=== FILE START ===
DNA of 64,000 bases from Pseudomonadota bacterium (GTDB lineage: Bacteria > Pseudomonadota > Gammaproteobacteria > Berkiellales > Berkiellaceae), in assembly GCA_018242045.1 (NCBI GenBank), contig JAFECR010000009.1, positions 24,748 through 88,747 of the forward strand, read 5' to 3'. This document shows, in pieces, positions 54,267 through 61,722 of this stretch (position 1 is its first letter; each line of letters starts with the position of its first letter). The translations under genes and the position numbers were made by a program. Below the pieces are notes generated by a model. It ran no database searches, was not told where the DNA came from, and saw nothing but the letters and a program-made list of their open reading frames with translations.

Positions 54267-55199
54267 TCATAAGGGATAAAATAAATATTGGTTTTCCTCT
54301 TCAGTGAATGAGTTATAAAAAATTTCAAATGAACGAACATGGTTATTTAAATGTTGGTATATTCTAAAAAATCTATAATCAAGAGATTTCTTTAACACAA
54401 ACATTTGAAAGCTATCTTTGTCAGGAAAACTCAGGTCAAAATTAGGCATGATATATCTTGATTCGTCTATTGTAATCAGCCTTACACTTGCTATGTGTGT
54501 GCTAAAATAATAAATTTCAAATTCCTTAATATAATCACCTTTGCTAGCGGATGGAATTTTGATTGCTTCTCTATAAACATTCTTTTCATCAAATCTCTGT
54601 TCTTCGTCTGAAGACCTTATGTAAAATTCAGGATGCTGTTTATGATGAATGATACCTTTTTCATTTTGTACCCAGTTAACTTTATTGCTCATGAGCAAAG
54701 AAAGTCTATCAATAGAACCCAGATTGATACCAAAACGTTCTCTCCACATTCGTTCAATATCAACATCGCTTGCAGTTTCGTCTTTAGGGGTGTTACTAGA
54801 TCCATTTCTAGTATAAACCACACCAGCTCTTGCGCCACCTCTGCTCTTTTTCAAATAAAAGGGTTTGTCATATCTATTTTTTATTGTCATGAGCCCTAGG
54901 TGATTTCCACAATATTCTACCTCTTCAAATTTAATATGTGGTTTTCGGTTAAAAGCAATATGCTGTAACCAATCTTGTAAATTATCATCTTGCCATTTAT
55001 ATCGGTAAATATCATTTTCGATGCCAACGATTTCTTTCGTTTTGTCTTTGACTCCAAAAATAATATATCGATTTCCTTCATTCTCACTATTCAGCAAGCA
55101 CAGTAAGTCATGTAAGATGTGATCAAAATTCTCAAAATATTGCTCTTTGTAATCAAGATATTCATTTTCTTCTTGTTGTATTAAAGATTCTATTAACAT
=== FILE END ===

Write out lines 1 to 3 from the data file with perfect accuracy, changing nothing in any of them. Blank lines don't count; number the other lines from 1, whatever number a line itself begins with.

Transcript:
DNA of 64,000 bases from Pseudomonadota bacterium (GTDB lineage: Bacteria > Pseudomonadota > Gammaproteobacteria > Berkiellales > Berkiellaceae), in assembly GCA_018242045.1 (NCBI GenBank), contig JAFECR010000009.1, positions 24,748 through 88,747 of the forward strand, read 5' to 3'. This document shows, in pieces, positions 54,267 through 61,722 of this stretch (position 1 is its first letter; each line of letters starts with the position of its first letter). The translations under genes and the position numbers were made by a program. Below the pieces are notes generated by a model. It ran no database searches, was not told where the DNA came from, and saw nothing but the letters and a program-made list of their open reading frames with translations.

Positions 54267-55199
54267 TCATAAGGGATAAAATAAATATTGGTTTTCCTCT